Yes, I'm using the green winding (with Green/Yellow CT to my 70V divider, which is smooth as glass). Yellow (5V) will be used later for relay control.

QUOTE=DF96;2912320]You could try snubbers instead of capacitors. Make sure the capacitors are linear (so no harmonic generation) and not piezoelectric (no sound). Also, ensure they are rated to withstand constant AC voltage stress.[/QUOTE]

You mean RC parallel snubbers? I'm using standard 500Vdc ceramic caps. http://www.vishay.com/docs/28513/dseries.pdf

-Dave
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Old 18th February 2012, 06:52 PM   #6
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I just rerouted my main reservoir and rectifier to further reduce my loop area and this seems to have made a marked improvement. The distorted heater supply is still present, but overall amp noise is definitely reduced.

I'm also struggling with control pots picking up noise in my second stage. I'm using a very old chassis (from a Traynor Mark 3 guitar amp, mid-1970's) for my build so the control holes are not large enough for insulators, so I'll be enlarging them all I suppose. I've already enlarged the input and speaker out jacks.

I still suspect there's something else going on causing so much buzz. This old amp (and my Fender Super Reverb) were never terribly buzzy, and I'd like to think that my circuit layout is better than theirs as I've got all my decoupling caps local to each stage right on the point-to-point board rather than in a box on the bottom or way down in one area. I'm going to go through it again looking for ground loops, but I think I've done a fairly good job so far...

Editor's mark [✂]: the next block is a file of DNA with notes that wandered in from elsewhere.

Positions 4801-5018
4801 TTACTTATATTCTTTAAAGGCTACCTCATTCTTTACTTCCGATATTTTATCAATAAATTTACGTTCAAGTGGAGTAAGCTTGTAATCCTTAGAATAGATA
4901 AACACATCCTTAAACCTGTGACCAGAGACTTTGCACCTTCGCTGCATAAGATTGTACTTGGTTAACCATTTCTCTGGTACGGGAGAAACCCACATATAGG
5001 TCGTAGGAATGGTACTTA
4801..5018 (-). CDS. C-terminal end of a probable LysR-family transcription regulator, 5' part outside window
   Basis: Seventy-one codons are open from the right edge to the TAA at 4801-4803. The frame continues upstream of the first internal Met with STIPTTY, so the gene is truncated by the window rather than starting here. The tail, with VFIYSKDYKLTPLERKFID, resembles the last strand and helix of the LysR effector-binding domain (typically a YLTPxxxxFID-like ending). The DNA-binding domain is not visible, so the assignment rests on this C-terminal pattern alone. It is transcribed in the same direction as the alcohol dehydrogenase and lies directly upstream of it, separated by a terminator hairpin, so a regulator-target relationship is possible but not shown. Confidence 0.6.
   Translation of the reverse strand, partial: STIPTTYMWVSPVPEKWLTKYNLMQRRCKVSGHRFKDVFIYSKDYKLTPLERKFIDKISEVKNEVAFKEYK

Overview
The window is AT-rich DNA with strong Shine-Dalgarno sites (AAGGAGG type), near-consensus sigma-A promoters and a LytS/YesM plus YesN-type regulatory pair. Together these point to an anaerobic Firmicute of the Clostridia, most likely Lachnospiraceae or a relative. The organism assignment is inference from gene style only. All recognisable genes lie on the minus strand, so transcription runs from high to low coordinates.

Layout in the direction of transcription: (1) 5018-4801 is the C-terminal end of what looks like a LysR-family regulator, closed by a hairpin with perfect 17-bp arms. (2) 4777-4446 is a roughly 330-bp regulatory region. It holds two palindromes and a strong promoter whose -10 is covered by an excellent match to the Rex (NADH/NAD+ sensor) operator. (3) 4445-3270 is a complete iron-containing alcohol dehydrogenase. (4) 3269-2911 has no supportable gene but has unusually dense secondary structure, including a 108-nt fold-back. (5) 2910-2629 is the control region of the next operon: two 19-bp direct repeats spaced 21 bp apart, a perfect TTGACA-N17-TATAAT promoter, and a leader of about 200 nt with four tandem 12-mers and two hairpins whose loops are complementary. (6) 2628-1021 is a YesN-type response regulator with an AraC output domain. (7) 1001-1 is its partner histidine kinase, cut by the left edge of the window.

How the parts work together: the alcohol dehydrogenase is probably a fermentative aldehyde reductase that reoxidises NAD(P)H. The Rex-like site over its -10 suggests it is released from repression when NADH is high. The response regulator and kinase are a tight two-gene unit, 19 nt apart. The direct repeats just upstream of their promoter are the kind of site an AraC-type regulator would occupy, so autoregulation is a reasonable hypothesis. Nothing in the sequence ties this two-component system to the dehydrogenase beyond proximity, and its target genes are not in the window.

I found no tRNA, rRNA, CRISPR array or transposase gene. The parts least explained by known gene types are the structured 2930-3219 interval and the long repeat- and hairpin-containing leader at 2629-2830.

Any suggestions are welcome!

Thanks

-Dave
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Old 18th February 2012, 07:05 PM   #7
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If the amp runs fine without snubbers then I'd just leave them off. 500v sounds too low for snubber caps, you need like 1-2kv caps.
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Old 18th February 2012, 07:20 PM   #8
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I thought they seemed low, but I wasn't sure. With about 750V peak across both in series, 375V across each one.
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Old 18th February 2012, 07:27 PM   #9
DF96 is offline DF96  England
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Standard ceramic caps at nF values are likely to be piezoelectric, as you have found. They are also unlikely to be rated for continuous AC stress so may fail. Use X or Y rated caps, film type rather than ceramic. Try adding a lowish value resistor in series with each cap, to make a snubber.
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Old 18th February 2012, 09:54 PM   #10
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try ac referencing the heaters instead:

remove the circuit that is referencing the heater winding to a b+
the heater circuit should be now just the winding and the heaters.

now install a .1 uf @250V or higher voltage to one side of the heater to ground.

remove caps across B+ diodes.

power on and enjoy.